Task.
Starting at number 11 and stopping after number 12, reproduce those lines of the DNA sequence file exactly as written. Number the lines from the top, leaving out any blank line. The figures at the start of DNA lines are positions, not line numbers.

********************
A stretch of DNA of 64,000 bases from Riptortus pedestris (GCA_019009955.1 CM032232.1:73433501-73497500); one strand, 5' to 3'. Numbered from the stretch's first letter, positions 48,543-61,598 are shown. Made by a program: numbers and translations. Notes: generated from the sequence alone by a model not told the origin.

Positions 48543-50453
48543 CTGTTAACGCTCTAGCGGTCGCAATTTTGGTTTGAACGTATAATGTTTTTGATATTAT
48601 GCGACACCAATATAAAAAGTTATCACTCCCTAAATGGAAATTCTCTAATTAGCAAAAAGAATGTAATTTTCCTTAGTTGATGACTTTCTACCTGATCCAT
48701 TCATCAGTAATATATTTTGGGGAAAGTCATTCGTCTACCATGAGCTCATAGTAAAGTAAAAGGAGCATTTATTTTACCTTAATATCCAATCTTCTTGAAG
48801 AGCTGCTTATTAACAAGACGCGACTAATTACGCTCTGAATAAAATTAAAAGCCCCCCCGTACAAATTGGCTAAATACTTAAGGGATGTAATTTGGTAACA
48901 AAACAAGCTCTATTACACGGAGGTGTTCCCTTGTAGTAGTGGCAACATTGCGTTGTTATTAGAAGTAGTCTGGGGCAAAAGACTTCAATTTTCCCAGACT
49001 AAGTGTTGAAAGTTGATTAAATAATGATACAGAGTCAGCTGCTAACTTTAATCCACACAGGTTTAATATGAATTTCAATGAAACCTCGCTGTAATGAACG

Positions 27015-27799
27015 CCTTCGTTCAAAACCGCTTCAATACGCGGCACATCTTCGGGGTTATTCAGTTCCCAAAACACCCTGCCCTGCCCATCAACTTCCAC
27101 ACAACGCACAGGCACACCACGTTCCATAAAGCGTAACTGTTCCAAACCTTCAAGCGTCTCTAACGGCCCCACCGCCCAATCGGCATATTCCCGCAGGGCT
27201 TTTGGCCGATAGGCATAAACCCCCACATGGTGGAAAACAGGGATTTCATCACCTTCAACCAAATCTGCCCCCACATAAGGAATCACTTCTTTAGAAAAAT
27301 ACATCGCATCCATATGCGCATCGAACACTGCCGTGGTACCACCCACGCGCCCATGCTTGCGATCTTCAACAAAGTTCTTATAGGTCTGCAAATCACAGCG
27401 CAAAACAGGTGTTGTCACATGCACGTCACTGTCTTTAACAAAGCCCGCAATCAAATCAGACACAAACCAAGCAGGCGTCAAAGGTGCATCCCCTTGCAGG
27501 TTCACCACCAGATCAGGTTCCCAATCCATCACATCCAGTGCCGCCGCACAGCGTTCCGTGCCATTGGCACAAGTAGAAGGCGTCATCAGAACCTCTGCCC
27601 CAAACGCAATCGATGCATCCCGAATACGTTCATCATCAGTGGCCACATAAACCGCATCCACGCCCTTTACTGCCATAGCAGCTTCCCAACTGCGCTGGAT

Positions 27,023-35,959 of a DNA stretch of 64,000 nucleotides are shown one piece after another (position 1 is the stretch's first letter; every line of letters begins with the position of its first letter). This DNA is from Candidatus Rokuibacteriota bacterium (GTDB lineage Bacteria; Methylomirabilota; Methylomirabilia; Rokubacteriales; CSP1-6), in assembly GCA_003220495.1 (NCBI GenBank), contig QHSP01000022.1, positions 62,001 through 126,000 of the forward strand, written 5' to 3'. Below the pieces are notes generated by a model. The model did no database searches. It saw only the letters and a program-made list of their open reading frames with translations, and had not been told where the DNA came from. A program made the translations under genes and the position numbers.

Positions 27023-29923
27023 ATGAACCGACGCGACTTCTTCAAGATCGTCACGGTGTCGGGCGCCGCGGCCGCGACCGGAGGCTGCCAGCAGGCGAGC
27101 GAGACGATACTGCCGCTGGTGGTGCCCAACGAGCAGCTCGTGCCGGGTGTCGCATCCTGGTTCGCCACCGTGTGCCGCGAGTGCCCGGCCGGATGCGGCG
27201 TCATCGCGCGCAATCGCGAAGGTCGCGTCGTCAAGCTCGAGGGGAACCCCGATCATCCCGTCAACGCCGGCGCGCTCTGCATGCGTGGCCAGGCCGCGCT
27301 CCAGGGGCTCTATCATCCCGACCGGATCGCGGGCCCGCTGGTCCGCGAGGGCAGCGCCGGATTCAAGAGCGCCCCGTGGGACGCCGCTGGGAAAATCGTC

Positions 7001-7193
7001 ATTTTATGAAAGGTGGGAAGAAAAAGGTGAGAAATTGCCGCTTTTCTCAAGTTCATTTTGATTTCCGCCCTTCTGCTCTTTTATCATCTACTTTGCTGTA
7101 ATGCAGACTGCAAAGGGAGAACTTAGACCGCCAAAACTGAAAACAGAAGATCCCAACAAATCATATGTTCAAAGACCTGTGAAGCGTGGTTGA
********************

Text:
27101 ACAACGCACAGGCACACCACGTTCCATAAAGCGTAACTGTTCCAAACCTTCAAGCGTCTCTAACGGCCCCACCGCCCAATCGGCATATTCCCGCAGGGCT
27201 TTTGGCCGATAGGCATAAACCCCCACATGGTGGAAAACAGGGATTTCATCACCTTCAACCAAATCTGCCCCCACATAAGGAATCACTTCTTTAGAAAAAT